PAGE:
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Richard Blanco becomes America's first Latino, openly gay inaugural poet
Richard Blanco will become the first Latino and openly gay poet to read an inaugural poem this month.
January 9th, 2013
12:44 PM ET

Richard Blanco becomes America's first Latino, openly gay inaugural poet

By Moni Basu, CNN

(CNN) - Richard Blanco, the poet who likes to describe himself as being made in Cuba, assembled in Spain and imported to the United States, will serve as the inaugural poet when President Barack Obama takes the oath of office for a second term this month.

Blanco will be the first Latino, the first openly gay person and the youngest poet chosen for the coveted role.

A statement from the inaugural committee said Blanco was chosen because the power of his poetry is rooted in American identity.

"Richard’s writing will be wonderfully fitting for an inaugural that will celebrate the strength of the American people and our nation’s great diversity," Obama said in a statement Wednesday that announced his selection.

With that announcement, Blanco will surely be catapulted to fame in the vein of Natasha Trethewey, 46, who this year was chosen to become the nation's poet laureate.

"I’m beside myself, bestowed with this great honor, brimming over with excitement, awe, and gratitude,” Blanco, 44, said in a statement.

“In many ways, this is the very ‘stuff’ of the American Dream, which underlies so much of my work and my life’s story - America’s story, really," he said. "I am thrilled by the thought of coming together during this great occasion to celebrate our country and its people through the power of poetry.”

Blanco was conceived in Cuba to parents who fled Fidel Castro's authoritarian rule. He was born in Madrid but grew up in the United States, living first in New York and then in Miami.

His first book of poetry, "City of a Hundred Fires," was all about a Cuban-American immigrant's quest to define a cultural identity. It won the prestigious Agnes Lynch Starrett Poetry Prize from the University of Pittsburgh.

"I always describe this book as a cultural coming of age 'story,' tracing the cultural yearnings and negotiation of growing up Cuban American," Blanco said of the book, named after Cienfuegos, the hometown of his family.

In an interview that aired on NPR on Wednesday, Blanco said he has been thinking about his heritage again in the past few weeks after he learned that he would be writing the inaugural poem.

"Even though it's been a few weeks since I found out, just thinking about my parents and my grandparents and all the struggles they've been through, and how, you know, here I am, first-generation Cuban-American, and this great honor that has just come to me, and just feeling that sense of just incredible gratitude and love," he said.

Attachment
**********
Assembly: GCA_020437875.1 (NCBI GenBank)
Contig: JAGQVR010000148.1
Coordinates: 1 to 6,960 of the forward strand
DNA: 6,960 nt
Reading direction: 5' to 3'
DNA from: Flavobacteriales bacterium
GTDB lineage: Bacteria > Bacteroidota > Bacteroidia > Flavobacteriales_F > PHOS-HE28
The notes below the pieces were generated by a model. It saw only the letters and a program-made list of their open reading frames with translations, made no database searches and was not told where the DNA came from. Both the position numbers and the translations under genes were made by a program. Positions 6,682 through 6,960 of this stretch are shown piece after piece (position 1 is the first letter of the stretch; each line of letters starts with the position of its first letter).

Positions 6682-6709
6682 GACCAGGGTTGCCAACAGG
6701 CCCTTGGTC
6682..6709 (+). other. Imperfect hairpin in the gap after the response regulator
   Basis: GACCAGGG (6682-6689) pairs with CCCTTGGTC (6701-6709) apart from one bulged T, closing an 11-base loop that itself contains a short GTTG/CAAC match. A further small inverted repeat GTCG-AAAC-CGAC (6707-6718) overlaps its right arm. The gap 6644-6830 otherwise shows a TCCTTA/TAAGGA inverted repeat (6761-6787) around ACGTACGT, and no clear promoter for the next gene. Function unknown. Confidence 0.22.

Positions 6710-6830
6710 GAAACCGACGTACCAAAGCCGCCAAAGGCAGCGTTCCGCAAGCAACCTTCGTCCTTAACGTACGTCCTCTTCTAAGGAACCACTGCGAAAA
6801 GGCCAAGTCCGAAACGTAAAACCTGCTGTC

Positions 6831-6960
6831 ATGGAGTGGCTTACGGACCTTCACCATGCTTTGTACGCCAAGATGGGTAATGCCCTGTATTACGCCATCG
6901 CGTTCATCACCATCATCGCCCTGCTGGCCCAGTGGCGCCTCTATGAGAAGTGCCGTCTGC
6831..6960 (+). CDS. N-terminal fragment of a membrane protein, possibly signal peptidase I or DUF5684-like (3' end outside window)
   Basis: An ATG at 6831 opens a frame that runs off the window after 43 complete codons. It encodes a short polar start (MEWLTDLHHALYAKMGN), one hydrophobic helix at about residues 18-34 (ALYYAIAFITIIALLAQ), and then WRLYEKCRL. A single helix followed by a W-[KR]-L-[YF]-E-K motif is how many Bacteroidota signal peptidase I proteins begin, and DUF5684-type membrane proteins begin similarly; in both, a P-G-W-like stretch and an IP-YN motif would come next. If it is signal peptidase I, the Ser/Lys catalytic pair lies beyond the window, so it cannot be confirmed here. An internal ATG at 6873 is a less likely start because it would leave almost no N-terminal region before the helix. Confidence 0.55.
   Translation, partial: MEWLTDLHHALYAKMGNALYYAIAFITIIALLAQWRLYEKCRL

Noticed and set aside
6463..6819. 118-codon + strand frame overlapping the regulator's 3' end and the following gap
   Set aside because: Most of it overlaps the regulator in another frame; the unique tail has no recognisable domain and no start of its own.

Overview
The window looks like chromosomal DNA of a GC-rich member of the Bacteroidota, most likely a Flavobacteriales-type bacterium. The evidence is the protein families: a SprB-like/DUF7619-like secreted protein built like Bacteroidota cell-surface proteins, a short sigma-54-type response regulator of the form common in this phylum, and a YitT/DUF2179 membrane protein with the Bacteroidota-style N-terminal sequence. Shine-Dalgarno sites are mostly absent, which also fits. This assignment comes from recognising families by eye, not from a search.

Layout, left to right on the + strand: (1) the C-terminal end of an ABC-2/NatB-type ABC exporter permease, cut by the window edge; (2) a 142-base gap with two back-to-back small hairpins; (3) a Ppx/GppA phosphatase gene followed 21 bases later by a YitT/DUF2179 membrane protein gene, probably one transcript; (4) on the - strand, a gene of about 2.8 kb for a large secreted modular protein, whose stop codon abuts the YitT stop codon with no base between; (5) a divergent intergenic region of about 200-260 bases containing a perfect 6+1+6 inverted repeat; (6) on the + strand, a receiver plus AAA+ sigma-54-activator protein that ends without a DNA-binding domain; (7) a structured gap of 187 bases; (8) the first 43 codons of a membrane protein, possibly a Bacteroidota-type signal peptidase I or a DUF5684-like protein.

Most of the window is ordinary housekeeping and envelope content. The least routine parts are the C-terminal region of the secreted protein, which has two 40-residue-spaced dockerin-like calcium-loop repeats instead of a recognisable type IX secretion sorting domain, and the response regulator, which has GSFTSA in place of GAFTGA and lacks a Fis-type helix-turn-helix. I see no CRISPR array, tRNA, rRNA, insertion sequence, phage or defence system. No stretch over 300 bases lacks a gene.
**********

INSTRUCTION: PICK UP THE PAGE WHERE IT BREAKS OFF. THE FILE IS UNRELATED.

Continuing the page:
And in a telephone interview from his home in Bethel, Maine, he told the New York Times that he related to Obama's life story and his multicultural background.

"There has been a spiritual connection in that sense," he said. "I feel in some ways that when I'm writing about my family, I'm writing about him."

Educated in Miami, Blanco began his professional career as a consultant engineer. He wanted to make his family happy by pursuing the sort of career expected in the Cuban-American community.

But his musings on identity led him to writing, and he enrolled in a master's program in fine arts and creative writing at Florida International University. His mentor there was Campbell McGrath, who himself has written several books of poetry.

Even before McGrath had moved from Chicago to start a teaching job in Florida, he received a letter from Blanco.

"I'm not a poet, but would you let me into your class?" Blanco asked McGrath.

McGrath thought Blanco sounded ambitious, but the very first poem he wrote in class, "America," became the first poem in "City of a Hundred Fires."

"From the get-go, his poems were good enough to be published," McGrath said.

He brought to his poetry the structural, analytical abilities of an engineer. He was able to go beyond the beauty of the words, to look beneath the surface and examine the engineering of the poem, McGrath said.

But more than anything, McGrath felt that the power in Blanco's poems lie in the universal messages he conveys. Yes, he writes about identity, but he does so in a deeply personal way: through family and relationships.

"They are deeply humanistic poems," McGrath said.

In "America," for example, Blanco writes about how there was pork served at every family gathering and that one year, he, as a 7-year-old, explained that they should have turkey instead on Thanksgiving. That's what everyone else did.

Abuelita prepared the poor fowl

as if committing an act of treason

faking her enthusiasm for my sake.

McGrath said one of his personal favorites is "El Florida Room," a poem about home and family published in Blanco's latest book, "Looking for the Gulf Motel."

Not a sitting room, but El Florida, where

I sat alone for hours with butterflies

frozen on the polyester curtains

and faces of Lladró figurines: sad angels,

clowns, and princesses with eyes glazed

blue and gray, gazing from behind

the glass doors of the wall cabinet.

Not a tv room, but where I watched

Creature Feature as a boy, clinging

to my brother, safe from vampires

in the same sofa where I fell in love

with Clint Eastwood and my Abuelo

watching westerns, or pitying women

crying in telenovelas with my Abuela.

Obama's inaugural team has asked Blanco to write three poems, McGrath said, from which they will choose one for him to read out on the steps of the Capitol on January 21 at Obama's swearing-in ceremony.

As though writing one poem that captured all at once the personal and the grandness of the nation were not enough. But three.

He thought of another friend, Elizabeth Alexander, who was tapped as Obama's inaugural poet in 2008 and has spoken to McGrath about the process.

"Usually when you write a poem, you think first of yourself," McGrath said. "Then you envision a close friend reading it. But now you have to think about reading it on the steps of the Capitol with the whole world watching. So you have to think of it differently."